Monday, July 1, 2013
What I read in June
A Game of Thrones by George R. R. Martin. I love lore, which is one reason I love history. The primary challenge of history is to synthesize lore into a story about the past. Speculative fiction and history, I would argue, face some of the same challenges to achieve authenticity, but fiction can avoid lore if it wants to. History cannot. Fiction, like history, must establish historical context to tell a coherent story--without a sense of time and place, a reader can't understand the stakes for a protagonist--but history is built of lore, while fiction can get away with conjuring historical context from symbols, images, finely observed detail, and passing references. I'm thinking of something like Doctorow's The March, a work that conjures the atmosphere of the Carolinas of 1864 to tell its story, but features less information about the events of the march than you could find in a few minutes skimming Wikipedia.
What does this have to do with A Game of Thrones? I decided to read the A Song of Ice and Fire novels after watching the first three seasons of the HBO adaptation, which frustrated me with its pointed lack of lore. The show conjures its historical context with imagery, atmosphere, and reluctant scenes of exposition, which, especially in the first season, tend to be very bad. A Game of Thrones has no end of lore. It's primary purpose, at times, is to deliver lore for lore's sake. The whole thing is a joyous gush of lore. The total lore I learned from reading the novel was vastly more than I learned in the first season of the show, and the lore per hour was greater as well. The whole thing was one long loregasm.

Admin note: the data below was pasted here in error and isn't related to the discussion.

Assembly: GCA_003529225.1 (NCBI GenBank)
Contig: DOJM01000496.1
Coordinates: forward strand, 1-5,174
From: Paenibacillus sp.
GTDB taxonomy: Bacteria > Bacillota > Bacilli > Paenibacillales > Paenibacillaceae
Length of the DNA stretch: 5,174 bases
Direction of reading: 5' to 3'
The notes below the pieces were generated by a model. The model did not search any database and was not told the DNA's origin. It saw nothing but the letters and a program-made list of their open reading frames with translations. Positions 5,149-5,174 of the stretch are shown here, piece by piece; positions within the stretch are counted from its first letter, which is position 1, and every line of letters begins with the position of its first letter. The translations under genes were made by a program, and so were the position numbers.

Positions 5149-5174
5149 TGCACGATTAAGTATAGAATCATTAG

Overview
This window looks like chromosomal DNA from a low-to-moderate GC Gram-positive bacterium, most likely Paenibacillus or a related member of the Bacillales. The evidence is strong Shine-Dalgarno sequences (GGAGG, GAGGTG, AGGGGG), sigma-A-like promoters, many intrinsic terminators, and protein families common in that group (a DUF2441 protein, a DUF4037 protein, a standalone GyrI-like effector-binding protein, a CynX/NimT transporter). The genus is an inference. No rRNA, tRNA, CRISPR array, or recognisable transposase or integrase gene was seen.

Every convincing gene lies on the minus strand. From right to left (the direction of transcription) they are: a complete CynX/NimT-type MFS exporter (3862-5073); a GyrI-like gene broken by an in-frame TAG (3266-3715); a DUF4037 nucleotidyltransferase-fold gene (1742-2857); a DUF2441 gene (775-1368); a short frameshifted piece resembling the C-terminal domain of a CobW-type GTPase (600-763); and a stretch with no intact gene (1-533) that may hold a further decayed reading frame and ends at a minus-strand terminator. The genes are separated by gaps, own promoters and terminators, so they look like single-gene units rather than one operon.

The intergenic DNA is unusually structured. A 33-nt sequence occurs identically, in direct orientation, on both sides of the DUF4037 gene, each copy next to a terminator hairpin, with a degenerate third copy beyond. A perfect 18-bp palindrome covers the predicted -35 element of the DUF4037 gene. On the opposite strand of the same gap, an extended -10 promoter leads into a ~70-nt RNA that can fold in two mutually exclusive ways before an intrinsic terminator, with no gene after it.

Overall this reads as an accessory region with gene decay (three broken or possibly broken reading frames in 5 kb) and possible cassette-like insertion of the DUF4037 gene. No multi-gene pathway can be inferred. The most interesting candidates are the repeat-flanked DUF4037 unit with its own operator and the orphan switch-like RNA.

So it occurred to me, not long after beginning A Game of Thrones, that the novel (and the series) were one long history of Westeros. The histories of this world are told primarily through songs--its people are generally illiterate--and the series is called A Song of Ice and Fire. The first novel is the history of Ned Stark, the tragic, honorable Lord of Winterfell, and his family. To properly convey context, there is tons and tons of lore. It's great.
The story itself is quite gripping. One of the things I loved about the show, and enjoyed more in the books, was the handling of honor. Honor is valuable in Westeros, though not as valuable as shrewd practicality. The novel shows quite clearly how honor leads Ned Stark to destruction, endangering his family and bannermen. The novel shows that its characters care about honor, though many of them only pay it lip service. In Westeros, honor has value, but how much? That's one of the big questions of the novel.
A Clash of Kings by George R. R. Martin. The second novel of A Song of Ice and Fire, and no less chock full of lore than the first. The story seemed less focused than in A Game of Thrones. A few characters spend the whole book wandering around, pretty much: Arya wanders with Yoren, then with Gendry and Hot Pie, then stops for a breath in Harrenhall, then escapes to wander again; Daenerys wanders the Red Waste, then wanders in Qarth; Bran does nothing, and ends up wandering north to the wall with Rickon. But there's so much good in all these scenes of wandering. Through Arya's eyes we see the desolation and horror of war for smallfolk. As Daenerys wanders, she matures into a leader. With Bran--well, I'm not quite sure what Bran's good for. Warg lore?
Though Sansa isn't my favorite character, her chapters became my favorites in this novel. In the first novel, Sansa believed in the existence of a world that never was: the world told in the songs, a just world of honor and beauty. After the execution of her father, she finally sees the world for what it is, but doesn't want to believe it. She still wants to believe in honor and beauty. Her chapters are haunted with the horror of realizing the world is much different than she thought it was, and much worse. Joffrey forcing Sansa to look at her father's head, spiked to the top of a wall of the Red Keep, was the most brutal thing to happen to any character in the whole book.